Ruprecht-Karls-Universität Heidelberg
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Developmental Physiology

Prof. Dr. Thomas Greb

Prof. Dr. Thomas Greb
Prof. Dr. Thomas Greb
Im Neuenheimer Feld 230
69120 Heidelberg
Fon +49 6221 54-5524
Fax +49 6221 54-6424
thomas.greb AET

Radial growth of plant shoots and roots is essential for the formation of wood and of large plant bodies, and thus for the creation of biomass on earth. Our lab uses this process as an example to reveal principles of growth and cell fate regulation in multicellular organisms.


In case you are interested in a postdoc or PhD student position, contact Thomas Greb.


Multi-cellularity is a fundamental concept of life on our planet. This concept of single cells taking over special functions in interaction with other cells in a multicellular body is striking and requires a very complex system of cell-to-cell communication. Elucidating comprehensive concepts of the development and function of multicellular systems is therefore challenging, but also essential to understand their functionality.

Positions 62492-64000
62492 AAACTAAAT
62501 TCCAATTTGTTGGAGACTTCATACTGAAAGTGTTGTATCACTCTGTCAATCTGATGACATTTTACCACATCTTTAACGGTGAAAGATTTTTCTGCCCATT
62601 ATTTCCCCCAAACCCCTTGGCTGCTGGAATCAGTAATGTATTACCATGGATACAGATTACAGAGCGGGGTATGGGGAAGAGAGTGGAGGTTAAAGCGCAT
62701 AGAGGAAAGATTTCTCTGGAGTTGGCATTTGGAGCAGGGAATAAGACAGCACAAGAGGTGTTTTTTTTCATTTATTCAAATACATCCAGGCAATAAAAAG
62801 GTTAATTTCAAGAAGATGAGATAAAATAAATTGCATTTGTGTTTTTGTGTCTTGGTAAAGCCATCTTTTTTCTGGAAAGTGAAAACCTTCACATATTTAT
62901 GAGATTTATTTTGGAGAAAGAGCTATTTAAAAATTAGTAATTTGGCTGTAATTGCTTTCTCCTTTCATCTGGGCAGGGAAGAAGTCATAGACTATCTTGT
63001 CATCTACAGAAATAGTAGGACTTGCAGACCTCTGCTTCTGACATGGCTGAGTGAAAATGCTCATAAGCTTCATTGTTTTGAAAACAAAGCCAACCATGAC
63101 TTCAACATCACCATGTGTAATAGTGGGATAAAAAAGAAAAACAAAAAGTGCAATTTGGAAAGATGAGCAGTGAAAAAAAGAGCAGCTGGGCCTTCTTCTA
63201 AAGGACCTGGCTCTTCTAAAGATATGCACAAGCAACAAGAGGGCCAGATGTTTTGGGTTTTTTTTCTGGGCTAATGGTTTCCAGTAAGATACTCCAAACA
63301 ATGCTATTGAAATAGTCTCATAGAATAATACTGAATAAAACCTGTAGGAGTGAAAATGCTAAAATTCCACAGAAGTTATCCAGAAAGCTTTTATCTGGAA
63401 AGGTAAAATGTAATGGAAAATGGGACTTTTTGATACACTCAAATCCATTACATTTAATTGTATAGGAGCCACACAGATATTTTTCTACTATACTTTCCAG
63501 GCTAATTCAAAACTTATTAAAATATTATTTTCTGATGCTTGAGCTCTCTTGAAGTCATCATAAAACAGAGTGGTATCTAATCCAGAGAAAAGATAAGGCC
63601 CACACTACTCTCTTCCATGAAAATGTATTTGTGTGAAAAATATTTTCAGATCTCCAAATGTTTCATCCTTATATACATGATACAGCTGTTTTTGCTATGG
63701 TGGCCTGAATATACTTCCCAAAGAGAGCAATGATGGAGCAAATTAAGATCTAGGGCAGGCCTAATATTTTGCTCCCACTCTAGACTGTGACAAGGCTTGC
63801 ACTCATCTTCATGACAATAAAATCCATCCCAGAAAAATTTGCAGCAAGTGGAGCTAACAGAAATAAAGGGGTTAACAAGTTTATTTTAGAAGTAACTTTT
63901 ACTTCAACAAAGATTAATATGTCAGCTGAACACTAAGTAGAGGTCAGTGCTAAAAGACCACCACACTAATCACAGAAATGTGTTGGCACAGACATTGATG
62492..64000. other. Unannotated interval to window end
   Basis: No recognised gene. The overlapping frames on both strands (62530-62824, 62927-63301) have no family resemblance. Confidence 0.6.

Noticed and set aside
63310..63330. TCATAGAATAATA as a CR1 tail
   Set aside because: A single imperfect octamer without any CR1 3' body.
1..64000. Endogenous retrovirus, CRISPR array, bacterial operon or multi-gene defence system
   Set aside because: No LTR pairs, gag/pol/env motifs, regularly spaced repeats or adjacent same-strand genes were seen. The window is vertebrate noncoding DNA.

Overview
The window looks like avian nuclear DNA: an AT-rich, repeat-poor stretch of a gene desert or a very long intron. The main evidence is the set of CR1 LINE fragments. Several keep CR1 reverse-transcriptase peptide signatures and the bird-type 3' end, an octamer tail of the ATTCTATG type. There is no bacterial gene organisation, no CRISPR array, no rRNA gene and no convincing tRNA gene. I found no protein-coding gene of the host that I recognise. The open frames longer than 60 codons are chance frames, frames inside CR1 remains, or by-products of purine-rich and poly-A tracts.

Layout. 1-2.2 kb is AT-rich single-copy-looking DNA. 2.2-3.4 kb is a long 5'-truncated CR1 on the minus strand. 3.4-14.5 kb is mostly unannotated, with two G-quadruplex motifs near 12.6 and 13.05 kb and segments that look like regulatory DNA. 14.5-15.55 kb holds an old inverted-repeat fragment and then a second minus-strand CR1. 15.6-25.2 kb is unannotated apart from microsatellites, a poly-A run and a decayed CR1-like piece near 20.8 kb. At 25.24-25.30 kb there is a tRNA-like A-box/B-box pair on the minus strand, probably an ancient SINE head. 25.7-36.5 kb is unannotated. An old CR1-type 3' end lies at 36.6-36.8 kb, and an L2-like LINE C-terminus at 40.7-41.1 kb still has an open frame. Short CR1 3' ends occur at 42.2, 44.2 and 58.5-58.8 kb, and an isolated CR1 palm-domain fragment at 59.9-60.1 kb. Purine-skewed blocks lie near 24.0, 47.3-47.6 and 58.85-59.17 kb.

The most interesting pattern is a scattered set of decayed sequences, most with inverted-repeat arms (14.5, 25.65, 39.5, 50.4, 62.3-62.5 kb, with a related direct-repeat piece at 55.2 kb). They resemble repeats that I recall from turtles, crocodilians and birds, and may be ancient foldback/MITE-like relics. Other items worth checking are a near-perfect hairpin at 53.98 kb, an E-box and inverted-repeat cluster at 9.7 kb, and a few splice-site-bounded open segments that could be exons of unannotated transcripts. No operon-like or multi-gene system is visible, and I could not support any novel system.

Radial growth of plant shoots and roots is based on the tissue-forming properties of a group of stem cells called the cambium, the activity of which leads to the production of secondary vascular tissue (xylem/"wood" and phloem/"bast"). Considering its function as a stem cell niche that is essential for the constant production of new tissues, as well as its dependence on environmental cues, the cambium represents an ideal model for addressing questions concerning the regulation of cell identity and how growth processes are aligned with endogenous and exogenous requirements. Given these attractive properties, our laboratory investigates radial plant growth in order to reveal general concepts of growth regulation in multicellular organisms at the interface between development and physiology.


Figure 1: Cross section from the hypocotyl (i.e. the root-to-shoot junction) of a five week-old Arabidopsis thaliana plant. Hypocotyl diameter is at this stage about 2 mm. The picture on the right shows the magnified cambial zone. Figure taken from Chiang et al., 2019.